An adult's guide to the "screenshot dab thing" on Snapchat — the hottest new teen trend
Teens have found a way to dab for all eternity.
If you follow anyone under the age of 25 on Snapchat, you might have noticed a recurring trend this week: a never-ending screenshot cascade of Bitmoji figures dabbing, their icons branching off one another into infinity. The chain letter is back, and you can thank teens for making it weirder than ever.
The "screenshot dab thing," as they're calling it, looks like this:
Here's how it works
You see a photo of the dab chain in someone else's story. You screenshot the image, white out their name and add your Bitmoji to the front of the dab chain. You then post it to your own story or DM it to a group of friends.
Where did it come from?
In March 2016, Snapchat bought Bitstrips, the maker of the Bitmoji app — which allows users to create tiny custom avatars — for more than $100 million. Four months later, Bitmoji was fully integrated into Snapchat. Now it takes only a couple taps to add your own Bitmoji to any snap.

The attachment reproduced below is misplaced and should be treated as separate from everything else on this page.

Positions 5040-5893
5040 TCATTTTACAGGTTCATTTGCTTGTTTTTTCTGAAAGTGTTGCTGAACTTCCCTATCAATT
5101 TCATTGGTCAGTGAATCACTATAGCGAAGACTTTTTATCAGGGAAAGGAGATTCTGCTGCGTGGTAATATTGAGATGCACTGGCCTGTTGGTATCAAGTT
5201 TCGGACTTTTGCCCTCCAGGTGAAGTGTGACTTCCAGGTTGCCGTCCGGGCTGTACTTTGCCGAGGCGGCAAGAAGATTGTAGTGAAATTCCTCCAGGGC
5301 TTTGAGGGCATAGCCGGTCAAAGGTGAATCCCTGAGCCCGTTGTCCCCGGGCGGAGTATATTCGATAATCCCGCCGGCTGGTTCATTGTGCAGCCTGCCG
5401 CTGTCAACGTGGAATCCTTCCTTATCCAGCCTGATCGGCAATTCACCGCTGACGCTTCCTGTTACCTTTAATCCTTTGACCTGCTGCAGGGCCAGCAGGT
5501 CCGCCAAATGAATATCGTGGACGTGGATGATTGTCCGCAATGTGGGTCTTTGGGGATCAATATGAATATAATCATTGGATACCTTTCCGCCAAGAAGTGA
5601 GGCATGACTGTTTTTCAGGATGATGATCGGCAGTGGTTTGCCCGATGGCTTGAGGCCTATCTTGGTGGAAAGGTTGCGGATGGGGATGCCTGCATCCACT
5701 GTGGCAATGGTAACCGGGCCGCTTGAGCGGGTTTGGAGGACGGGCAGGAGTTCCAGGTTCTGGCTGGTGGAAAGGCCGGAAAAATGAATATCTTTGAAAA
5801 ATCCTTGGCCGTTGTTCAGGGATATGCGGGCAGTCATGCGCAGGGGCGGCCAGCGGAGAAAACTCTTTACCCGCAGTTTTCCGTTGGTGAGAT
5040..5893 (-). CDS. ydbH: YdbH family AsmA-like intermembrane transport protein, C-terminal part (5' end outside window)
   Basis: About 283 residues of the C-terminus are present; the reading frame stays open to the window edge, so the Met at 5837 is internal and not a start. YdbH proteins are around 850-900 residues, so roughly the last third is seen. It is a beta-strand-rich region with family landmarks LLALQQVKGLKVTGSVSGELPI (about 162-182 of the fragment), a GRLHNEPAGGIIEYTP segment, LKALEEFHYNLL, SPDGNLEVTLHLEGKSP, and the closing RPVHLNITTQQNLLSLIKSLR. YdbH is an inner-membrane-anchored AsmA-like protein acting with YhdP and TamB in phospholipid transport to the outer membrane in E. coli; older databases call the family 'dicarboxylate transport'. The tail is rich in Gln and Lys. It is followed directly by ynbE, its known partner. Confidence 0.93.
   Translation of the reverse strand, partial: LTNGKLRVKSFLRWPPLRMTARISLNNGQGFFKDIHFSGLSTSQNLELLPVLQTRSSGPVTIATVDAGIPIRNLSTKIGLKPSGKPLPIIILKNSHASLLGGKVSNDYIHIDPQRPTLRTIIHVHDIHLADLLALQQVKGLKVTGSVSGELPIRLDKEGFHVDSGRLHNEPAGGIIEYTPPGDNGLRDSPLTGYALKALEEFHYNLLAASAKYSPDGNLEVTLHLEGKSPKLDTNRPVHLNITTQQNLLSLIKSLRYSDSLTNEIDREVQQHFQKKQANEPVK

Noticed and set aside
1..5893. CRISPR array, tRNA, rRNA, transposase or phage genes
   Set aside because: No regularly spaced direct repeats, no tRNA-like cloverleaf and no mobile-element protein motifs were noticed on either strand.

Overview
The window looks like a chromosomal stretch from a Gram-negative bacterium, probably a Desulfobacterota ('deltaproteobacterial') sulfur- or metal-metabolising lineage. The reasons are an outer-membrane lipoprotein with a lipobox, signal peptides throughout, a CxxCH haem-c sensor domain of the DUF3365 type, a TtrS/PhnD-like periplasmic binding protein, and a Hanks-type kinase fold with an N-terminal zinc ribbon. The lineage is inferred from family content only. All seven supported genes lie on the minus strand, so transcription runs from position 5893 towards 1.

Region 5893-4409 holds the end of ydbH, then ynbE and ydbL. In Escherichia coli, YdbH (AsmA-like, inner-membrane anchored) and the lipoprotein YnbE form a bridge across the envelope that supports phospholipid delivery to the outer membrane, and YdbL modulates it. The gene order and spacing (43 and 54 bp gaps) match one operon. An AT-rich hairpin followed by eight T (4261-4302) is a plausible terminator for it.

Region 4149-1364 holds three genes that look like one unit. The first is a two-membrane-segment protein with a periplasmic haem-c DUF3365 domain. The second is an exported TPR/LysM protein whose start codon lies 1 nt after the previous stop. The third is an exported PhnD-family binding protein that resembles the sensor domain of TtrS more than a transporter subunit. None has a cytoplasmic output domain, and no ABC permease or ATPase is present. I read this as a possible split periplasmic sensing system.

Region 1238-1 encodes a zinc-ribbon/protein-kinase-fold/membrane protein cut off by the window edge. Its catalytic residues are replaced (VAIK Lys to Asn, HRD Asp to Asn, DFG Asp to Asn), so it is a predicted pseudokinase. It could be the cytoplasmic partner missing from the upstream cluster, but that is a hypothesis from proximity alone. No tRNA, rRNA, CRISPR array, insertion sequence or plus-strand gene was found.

No one is sure where the dab chain originated, and some report seeing it as far back as a month ago. But it seems to have taken off in the past week, peaking over the weekend before inevitably facing some backlash.
Noorjahan, a 22-year-old from Singapore, said she began seeing it two days ago. About five or six friends of her friends participated and she noticed it gaining steam from there. She herself refrained from hopping on the bandwagon. "I think it's lame and they are kind of attention seeking," she said in a direct message.
Some kids will always be "too cool," but thousands of others are excited to join in the action.
Andre Tacuyan, a 23-year-old in the Bay Area, said he first saw it on friends' stories and thought it was hilarious. He said that after he saw it on Snapchat it began to appear everywhere for him on Twitter and Instagram Explore.
"I thought it was funny how viral it was getting," he said. "I wanted everyone to join in and I got excited when I got a notification that a friend screenshotted my dab."